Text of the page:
Punisher: Nazi Hunter

In honor of today’s amazing boost in hits, let’s do a special Friday article!

Today’s about the Punisher (real name Frank Castle), the most black and white character in the Marvel universe.  While some superheroes struggle with the morality of the criminals and the individual situations involved with each one, the Punisher has a simple philosophy.  You commit a crime, you die.  No mercy, no forgiveness.  But it’s his backstory that I want to talk about before going into the arc. Castle has no superpowers, just extensive military training gained from his service in Vietnam. Yes, Vietnam.  Whereas Iron Man’s origin got updated from building his first armor in Vietnam to the war in the Middle East, Castle has gotten no such update.

Which means that even if the Punisher served at the end of the war, he’d be at least 60 years old. And he began fighting crime shortly after his return from the war, where his family was gunned down accidentally in a firefight between mobsters one afternoon in the park.  Castle has been gunning down bad guys for over 30 years.  So he’s very good at what he does, and can holds his own against tougher superheroes and supervillains.  But he still kills, so to say his relationships with other good guys are strained is sort of an understatement.  Like Captain America.

You’d think the two would get along.  They’re both war veterans who hate criminals.  Except that even though Captain America waved around a machine gun in World War II, nowadays he’s pretty strict on the standard no killing rule.  The Punisher tends to be a bit more lax.  So while Captain America is the shining moral example that superheroes strive to be, the Punisher makes bad guys wet themselves wearing just a t-shirt with a skull on it.

But a few years ago, Captain America got assassinated.

Because Castle has such a strict system of justice, he doesn’t and never will kill good guys.  He’s after the wicked.  Add Captain America’s reputation and his past as a war hero like the Punisher, you can bet your Archie comics collection that the Punisher respects him.  Which led to this fantastic arc in Punisher: War Journal:

Yup, allow me to introduce you to Hate Monger.  He’s a racist supervillain.  Unfortunately, it’s more of a title because Hate Mongers tend not to last very long.  Especially not when the Punisher is coming.

Castle isn’t bulletproof.  He can’t just flip a jeep into the white supremacist camp and gun them all down.  The Punisher has to plan.  To infiltrate.  To time his attacks.  But he’s had 30 years of practice, and no one knows how to go incognito like the Punisher:

Luckily, not too many neo-Nazis hold doctorates, so he gets into the club.  Unluckily, turns out they’re not just a ragtag team of biker outlaws.  We have a new generation, one who learned that burning crosses and spitting on Jews may not be the best way to accomplish their ultimate goals. Which means Castle now has to deal with this:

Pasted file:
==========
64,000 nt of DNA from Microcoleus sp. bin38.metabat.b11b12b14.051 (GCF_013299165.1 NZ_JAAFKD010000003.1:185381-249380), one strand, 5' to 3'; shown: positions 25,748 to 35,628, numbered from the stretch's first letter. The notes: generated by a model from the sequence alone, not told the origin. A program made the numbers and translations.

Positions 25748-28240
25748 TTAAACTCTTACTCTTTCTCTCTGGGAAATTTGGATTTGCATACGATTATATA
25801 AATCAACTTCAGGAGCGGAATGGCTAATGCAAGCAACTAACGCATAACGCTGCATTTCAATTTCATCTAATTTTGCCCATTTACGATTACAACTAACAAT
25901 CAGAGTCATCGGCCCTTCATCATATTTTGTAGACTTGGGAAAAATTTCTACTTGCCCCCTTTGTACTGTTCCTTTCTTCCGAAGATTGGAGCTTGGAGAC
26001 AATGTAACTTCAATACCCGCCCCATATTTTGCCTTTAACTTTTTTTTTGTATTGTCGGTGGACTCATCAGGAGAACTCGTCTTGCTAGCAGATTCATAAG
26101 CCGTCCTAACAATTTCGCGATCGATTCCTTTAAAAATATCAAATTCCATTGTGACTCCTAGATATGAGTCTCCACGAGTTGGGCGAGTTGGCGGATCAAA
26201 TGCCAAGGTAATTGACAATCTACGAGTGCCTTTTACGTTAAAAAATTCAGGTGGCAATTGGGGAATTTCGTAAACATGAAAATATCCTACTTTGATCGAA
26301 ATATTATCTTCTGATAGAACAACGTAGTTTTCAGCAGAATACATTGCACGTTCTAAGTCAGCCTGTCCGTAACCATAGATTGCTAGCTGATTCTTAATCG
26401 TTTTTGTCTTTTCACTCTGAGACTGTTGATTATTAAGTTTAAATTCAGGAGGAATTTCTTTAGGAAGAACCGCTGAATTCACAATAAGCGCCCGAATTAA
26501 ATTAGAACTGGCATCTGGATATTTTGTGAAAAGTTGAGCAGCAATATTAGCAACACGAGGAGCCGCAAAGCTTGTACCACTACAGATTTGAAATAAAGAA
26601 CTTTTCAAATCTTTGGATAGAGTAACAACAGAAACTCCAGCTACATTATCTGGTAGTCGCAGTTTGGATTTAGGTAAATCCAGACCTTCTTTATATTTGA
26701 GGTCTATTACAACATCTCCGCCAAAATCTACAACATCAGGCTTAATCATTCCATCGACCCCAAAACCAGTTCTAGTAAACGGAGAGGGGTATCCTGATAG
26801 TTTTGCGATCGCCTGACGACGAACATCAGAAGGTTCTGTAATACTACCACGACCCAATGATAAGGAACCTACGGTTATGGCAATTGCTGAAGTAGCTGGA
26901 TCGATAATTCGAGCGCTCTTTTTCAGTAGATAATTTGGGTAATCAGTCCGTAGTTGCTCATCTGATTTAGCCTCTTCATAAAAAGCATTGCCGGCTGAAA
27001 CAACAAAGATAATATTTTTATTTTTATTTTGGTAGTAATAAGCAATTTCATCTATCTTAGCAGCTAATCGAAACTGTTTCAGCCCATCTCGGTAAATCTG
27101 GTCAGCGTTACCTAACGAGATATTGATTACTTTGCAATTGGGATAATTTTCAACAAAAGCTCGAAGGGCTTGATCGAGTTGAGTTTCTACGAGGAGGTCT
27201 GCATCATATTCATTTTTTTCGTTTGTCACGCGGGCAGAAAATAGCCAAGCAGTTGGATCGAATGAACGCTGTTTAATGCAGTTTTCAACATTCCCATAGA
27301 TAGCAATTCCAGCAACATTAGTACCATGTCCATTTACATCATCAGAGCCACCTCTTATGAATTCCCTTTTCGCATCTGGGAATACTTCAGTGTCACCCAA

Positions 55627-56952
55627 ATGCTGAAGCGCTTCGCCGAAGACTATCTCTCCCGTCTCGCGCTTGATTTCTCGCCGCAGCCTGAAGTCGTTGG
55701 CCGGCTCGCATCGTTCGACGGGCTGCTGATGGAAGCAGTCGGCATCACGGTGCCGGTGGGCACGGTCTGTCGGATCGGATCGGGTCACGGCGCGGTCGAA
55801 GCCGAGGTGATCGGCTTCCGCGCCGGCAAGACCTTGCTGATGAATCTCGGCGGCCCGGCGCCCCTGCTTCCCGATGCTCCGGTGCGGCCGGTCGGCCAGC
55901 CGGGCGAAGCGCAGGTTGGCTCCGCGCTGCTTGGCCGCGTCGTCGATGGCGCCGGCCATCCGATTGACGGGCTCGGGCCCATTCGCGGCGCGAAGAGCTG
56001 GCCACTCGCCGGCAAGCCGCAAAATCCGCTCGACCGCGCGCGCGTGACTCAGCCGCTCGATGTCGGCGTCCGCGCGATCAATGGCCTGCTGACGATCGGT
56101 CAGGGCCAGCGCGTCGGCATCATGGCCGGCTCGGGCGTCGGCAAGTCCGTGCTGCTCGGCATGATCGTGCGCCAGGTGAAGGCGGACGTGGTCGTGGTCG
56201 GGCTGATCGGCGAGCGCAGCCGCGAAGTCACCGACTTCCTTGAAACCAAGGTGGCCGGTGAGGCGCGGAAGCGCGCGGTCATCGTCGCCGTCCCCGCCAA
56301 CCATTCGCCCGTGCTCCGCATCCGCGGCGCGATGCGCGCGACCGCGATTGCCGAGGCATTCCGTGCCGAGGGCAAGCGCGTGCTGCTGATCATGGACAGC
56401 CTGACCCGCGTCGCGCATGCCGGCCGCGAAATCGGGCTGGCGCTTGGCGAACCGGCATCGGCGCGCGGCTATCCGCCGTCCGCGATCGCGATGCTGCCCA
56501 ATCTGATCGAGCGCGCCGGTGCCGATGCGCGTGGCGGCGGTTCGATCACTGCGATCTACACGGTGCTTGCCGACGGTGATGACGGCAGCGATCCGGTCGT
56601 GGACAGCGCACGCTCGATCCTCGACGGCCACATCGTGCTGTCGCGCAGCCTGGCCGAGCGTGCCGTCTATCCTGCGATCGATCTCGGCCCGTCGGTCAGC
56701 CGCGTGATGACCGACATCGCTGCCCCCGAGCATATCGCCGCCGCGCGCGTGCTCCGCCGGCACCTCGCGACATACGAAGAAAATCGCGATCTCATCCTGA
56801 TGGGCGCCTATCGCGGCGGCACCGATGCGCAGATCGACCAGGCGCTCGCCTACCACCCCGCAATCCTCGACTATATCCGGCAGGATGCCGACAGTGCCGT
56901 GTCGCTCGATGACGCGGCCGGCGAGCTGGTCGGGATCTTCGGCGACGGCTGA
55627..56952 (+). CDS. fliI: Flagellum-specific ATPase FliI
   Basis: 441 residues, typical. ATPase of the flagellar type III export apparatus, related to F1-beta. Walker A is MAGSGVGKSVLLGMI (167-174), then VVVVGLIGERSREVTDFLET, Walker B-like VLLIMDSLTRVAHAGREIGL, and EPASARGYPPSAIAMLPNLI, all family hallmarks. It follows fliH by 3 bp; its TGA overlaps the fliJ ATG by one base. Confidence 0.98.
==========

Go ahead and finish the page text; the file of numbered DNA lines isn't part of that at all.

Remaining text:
Okay, so maybe the neo-Nazis do have some doctorates.  H-Rays, in true comic book fashion, are invisible and undetectable, but upon ingestion brings up dormant rage and hatred.  Secret plot discovered.  Now it’s up to Confederate Punisher to stop this madness from the inside.  But y’know, what’s the fun in hiding?

Just because Castle fights a hell of a fight doesn’t mean he’s always successful.  Even Captain America gets captured occasionally.  Besides what’s the fun in having the good guy win every brawl he’s in?  We enjoy seeing how James Bond gets out of cackling villains’ traps.  So despite utilizing all the cacti in the area, the Punisher is found out, captured, and tied to a post.  More importantly, it gives the Hate Monger time to rant.

In the next few panels, the Punisher is wearing a new costume.  Why?  Well, there just so happens to be an opening for a new Captain America.

Half of the captain’s rogue gallery is Nazis.  Cap was killed by a henchman of the de facto Nazi leader, Red Skull.  So while the other heroes give emotional eulogies and toasts, the Punisher honors Captain America the best way he knows how.

Didn’t stop him from getting defeated, but let it be known that the Punisher isn’t known for being enjoyable to be around.

Because of the narrative direction I wished to pursue, you’re hopefully clear that the Hate Monger is an asshole (and not just because of that terrible soul patch), but you’re missing hard proof to justify my claim.  Well, I’m not going to let you down.  Before we get to the exciting conclusion of our tale, let’s go back a few pages to an inspirational speech.

In summary, the Hate Monger, seeing Captain America’s death on TV like the rest of the world, decides to adopt a version of the costume for use in his evil plans.  The Punisher, normally outraged by crime but in this case, H-Ray crazy outraged, makes his own Captain America costume to deal with this douchebag.  Because although Castle may not be a homing beacon for the country’s morality and patriotism, he sure as hell knows it’s never going to be Hate Monger.